Photography is fantastic, and can be so enjoyable. However, it is not all about composing a great photo, understanding your camera and getting to grips with the focus, zoom, and exposure. Part of photography is getting to grips with photo editing, too. Sure, you can compose an outstanding photo and really capture an image that pops all on its own.
However, nothing quite beats what some great photo editing skills can bring to the table. We aren’t talking about adding in effects or bringing in some high-class Adobe Photoshop skills. Sometimes photo editing can be as simple as tinkering with some settings to make the colors in your photos pop even more, getting rid of that blur in the corner, or bringing out the vibrancy of the foreground.
So, today, we will go over four simple tips to get you going with your photo editing. Trust us, once you have got the hang of it, it will be hard to stop.
While most people will think of Adobe Photoshop when you talk about photo editing, Adobe Lightroom has much to offer too. There are actually many Lightroom presets that can be useful in building up your photo editing skills, and these can do the job without you having to spend forever tinkering around.
Every photo, no matter how great, can always benefit from some form of post-production. Sometimes it can be just a little image straightening, sometimes you might need to do some retouching, other times it can simply be a case of enhancing the colors. Whatever the case, Lightroom can be very useful, and for many photographers, it’s a go-to option. So, what tips can we give you for editing photos in Lightroom?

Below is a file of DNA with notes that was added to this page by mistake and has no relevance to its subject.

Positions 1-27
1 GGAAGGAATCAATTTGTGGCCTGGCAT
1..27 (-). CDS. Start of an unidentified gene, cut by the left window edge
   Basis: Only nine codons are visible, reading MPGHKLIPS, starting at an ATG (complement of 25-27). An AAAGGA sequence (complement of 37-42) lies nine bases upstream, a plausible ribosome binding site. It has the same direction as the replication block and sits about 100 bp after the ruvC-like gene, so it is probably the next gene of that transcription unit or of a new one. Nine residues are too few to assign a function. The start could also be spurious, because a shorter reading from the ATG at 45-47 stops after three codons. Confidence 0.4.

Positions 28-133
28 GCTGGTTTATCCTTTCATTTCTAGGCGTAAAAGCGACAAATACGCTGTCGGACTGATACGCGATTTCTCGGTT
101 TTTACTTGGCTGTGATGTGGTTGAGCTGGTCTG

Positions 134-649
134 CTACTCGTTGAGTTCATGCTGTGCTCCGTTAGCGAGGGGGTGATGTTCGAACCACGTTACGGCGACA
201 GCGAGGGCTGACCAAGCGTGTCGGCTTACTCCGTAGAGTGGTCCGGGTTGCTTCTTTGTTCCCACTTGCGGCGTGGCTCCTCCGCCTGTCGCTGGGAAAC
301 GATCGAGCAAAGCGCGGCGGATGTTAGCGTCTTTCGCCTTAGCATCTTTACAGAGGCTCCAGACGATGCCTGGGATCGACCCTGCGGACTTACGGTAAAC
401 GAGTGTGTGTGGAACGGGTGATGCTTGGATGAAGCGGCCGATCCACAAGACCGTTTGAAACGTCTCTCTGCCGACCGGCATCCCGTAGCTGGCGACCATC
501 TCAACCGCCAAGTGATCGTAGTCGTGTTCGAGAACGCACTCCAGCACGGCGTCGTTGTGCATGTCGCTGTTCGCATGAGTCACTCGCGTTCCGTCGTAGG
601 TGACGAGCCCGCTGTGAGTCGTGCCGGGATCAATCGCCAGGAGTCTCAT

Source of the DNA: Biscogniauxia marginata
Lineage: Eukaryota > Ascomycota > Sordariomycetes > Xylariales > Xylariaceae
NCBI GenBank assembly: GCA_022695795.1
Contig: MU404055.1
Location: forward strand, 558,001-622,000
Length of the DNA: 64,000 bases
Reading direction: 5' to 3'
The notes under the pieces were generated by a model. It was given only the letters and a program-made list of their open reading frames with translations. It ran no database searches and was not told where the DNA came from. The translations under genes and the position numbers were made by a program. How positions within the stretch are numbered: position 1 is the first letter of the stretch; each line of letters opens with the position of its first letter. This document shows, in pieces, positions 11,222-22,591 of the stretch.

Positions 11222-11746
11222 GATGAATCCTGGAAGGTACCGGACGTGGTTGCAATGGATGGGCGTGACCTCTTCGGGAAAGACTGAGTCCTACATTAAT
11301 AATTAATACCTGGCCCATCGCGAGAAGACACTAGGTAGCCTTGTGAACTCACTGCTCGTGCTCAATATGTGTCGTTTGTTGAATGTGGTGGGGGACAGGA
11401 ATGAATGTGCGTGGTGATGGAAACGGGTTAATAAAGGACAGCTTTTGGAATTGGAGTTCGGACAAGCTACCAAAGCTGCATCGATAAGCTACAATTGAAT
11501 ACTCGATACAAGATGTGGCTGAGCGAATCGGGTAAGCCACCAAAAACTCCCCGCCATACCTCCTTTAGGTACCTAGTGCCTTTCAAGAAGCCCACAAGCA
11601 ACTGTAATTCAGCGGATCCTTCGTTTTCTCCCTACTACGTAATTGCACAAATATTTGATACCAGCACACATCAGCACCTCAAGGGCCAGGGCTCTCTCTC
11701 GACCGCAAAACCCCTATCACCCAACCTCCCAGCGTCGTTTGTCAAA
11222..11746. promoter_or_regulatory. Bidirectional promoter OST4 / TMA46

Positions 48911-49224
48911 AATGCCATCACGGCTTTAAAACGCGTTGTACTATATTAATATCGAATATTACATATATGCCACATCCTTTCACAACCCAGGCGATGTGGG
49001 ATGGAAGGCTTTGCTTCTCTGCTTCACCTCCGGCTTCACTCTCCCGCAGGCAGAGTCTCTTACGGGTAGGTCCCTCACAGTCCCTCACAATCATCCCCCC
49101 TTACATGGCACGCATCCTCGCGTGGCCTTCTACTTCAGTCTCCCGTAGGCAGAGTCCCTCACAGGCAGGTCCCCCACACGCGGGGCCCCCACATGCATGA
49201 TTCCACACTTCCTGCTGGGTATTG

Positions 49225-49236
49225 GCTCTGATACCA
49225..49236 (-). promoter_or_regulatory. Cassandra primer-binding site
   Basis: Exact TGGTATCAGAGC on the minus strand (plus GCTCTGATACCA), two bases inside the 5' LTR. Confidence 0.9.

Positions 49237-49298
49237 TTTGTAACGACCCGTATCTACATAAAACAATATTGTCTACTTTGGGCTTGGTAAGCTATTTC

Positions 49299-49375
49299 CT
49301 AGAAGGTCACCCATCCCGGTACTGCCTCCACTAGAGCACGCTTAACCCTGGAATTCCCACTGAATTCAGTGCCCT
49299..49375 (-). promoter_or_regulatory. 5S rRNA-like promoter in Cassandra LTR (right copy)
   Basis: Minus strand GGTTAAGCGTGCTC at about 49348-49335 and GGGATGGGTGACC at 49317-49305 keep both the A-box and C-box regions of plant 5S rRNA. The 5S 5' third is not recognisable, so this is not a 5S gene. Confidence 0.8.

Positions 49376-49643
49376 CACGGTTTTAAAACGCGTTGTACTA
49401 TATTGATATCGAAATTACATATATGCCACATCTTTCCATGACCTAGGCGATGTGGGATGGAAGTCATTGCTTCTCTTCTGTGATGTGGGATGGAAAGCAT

Here are our top tips for you, try some of these out in Adobe Lightroom as you get used to how it works, and you will see the difference it can make.
Have you ever looked at a photo you have taken in bright sunlight and found there is a slight blue tint to it? Despite all the advancements in technology, no lens can quite beat our own eyes. When we see a scene in front of us, our eyes automatically adjust, so we see the picture before us in clear, natural color. Digital cameras don’t, hence the need to adjust.
You can correct white balance on the camera, but sometimes the result is clearer if you do it in post. Use the sliders for temperature and tint, Temperature will help the image range between a cold blue or a warm yellow, and tint will range between green or pink, and by getting the right combination of these, you can get a more natural image.
The amount you use these sliders depends on your personal taste, preferences, the subject of your photos and just what your photo needs.
If you had a sunset landscape, for example, you might want to boost the colors to provide a ‘wow’ factor. A portrait photo may not need much, however. Simply move the sliders until you are happy with the effect, be cautious of overdoing it as it could make the image look tacky or fake.
With images that look or feel a bit flat, a good remedy can be to tweak the contrast. Of course, you can use the slide in the tone section. This is the easiest option. Slide it to the right to increase and left to decrease. If you want a bit more control for more specific contrast tweaks, check out the tone curve. You can move the line on the graph at varying points to create the perfect level of contrast that you need for your image.
You may find that particular areas of your image need brightening or darkening. Such as a person, perhaps, needing brightening without changing the whole image.
Using traditional sliders just affects the whole image. So, select the adjustment brush under the histogram, on the right, and selectively dodge (brighten) or burn (darken) the areas of choice.
Dial in on the adjustments you want to make. The brush settings and the brush opacity should be tinkered slightly. Keep the feather number high to blend changes naturally, and keep opacity low to apply edits gradually as if you were painting. Just adjust to the size you need and go over the area you need to edit.